09:53 AM

6 Questions About the Medical and Support Needs of Men With SLE

Rheumatology Consultant interviews HSS social workers Jillian Rose, PhD, MPH, LCSW and Priscilla Toral, LCSW, who discussed their research findings presented at the 2019 American College of Rheumatology annual meeting, revealing medical, psychosocial, and support needs for men with systemic lupus erythematosus (SLE) are limited, and men with SLE also seek medical attention and supportive care less than women.

Rose cited, “Lupus is traditionally known as a woman’s disease, because it affects women 9 times more than it affects men. Therefore, men do not see themselves as people who develop this disease. The level of denial for having a chronic illness and accepting it is also increased among the male population. Whether it is about their masculine identity or their ability to relate to people who have this illness, men are often in denial about having this illness.” Rose added, “We conducted the study because we wanted to better understand the barriers to their engagement in care and support and education groups, since the problem appeared to be unfolding right in front of us. While we have the resources available, we are missing the mark somewhere for this patient population.”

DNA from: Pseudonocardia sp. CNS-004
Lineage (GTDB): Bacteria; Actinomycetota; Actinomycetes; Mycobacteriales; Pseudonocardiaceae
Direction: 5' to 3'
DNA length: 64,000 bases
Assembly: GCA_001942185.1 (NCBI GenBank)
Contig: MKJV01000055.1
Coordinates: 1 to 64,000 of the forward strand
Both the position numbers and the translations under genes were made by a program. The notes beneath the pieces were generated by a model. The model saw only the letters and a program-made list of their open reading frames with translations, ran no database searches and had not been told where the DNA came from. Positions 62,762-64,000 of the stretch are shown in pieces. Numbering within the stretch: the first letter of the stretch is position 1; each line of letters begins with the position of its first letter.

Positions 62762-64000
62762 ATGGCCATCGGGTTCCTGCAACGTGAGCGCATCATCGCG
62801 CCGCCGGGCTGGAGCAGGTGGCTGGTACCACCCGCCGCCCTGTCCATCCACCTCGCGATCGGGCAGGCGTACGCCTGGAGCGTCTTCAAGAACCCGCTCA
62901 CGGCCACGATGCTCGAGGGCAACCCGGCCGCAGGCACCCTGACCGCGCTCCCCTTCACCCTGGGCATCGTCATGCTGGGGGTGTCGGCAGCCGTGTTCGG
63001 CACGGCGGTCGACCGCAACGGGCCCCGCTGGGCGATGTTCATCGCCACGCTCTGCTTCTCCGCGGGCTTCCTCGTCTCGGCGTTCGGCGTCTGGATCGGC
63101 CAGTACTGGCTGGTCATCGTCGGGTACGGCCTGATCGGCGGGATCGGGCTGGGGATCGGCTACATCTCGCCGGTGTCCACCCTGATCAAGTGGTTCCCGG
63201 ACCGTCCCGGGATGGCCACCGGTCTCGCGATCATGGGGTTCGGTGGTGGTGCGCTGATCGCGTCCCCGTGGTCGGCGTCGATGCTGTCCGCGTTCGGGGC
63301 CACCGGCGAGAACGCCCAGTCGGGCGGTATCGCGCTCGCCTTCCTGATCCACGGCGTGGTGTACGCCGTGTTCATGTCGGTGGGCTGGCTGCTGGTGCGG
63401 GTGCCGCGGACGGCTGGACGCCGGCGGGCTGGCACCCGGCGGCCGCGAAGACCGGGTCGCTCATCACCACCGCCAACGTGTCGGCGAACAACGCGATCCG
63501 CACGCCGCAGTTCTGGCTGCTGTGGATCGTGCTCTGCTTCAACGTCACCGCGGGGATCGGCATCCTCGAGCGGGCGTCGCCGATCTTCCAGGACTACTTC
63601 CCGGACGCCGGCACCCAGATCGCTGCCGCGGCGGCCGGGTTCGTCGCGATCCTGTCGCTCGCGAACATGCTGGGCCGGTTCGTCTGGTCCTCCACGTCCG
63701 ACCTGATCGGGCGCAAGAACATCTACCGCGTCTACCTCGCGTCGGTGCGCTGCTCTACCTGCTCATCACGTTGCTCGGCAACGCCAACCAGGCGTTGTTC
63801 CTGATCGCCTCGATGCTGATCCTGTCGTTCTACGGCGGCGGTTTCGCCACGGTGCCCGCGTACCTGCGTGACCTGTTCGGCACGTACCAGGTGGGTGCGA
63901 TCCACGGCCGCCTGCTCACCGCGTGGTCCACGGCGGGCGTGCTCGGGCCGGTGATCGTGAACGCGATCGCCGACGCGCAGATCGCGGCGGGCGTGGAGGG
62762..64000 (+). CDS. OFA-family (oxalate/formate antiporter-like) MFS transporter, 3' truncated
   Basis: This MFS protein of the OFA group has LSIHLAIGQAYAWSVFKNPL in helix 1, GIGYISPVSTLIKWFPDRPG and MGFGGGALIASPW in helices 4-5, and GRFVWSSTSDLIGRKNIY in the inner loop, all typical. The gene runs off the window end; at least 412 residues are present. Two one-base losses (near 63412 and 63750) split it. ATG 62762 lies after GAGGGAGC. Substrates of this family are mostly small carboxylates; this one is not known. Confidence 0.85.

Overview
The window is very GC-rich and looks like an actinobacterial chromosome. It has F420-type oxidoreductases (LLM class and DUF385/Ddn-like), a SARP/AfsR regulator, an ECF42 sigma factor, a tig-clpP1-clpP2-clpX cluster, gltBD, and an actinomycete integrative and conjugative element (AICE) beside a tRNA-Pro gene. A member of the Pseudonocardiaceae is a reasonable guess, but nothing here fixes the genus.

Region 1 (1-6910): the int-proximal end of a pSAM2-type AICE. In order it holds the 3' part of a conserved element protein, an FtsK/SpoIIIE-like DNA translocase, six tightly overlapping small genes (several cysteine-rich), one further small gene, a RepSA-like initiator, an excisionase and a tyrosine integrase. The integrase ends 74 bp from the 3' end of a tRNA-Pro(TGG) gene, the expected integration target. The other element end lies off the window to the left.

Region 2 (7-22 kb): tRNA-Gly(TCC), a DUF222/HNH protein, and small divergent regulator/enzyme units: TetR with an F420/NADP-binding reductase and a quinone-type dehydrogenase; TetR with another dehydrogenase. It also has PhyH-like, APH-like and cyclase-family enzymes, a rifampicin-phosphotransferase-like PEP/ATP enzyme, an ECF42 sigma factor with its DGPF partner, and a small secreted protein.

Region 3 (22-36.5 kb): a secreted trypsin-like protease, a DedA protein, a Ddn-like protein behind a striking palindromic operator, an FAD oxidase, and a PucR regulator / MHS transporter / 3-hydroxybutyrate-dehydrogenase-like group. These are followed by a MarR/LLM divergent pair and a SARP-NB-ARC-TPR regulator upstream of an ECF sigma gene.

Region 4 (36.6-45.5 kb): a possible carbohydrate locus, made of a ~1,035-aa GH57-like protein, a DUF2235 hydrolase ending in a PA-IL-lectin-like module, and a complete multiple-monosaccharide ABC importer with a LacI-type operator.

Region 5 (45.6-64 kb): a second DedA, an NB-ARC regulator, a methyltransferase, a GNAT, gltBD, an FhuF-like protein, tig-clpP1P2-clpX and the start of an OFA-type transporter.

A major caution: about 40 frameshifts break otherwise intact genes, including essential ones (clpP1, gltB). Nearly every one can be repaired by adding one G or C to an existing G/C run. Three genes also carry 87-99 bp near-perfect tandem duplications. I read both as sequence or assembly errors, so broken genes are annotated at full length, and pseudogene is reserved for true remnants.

Toral noted, “It is important to enhance patient‑doctor communication. Men are not necessarily going to volunteer specific information about their condition and how it impacts their daily life, especially as it relates to their sexual health. Findings further highlighted opportunities for physicians to be aware of important areas to assess in the medical visit as it relates to males living with lupus.”

Rose and Toral further explained how rheumatologists can help male patients feel more comfortable to talk about their condition, by normalizing the condition and educating patients on the different national support and education services, which are often misrepresented to being solely for women, when they are open to men as well.

Read the article at Consultant360.com.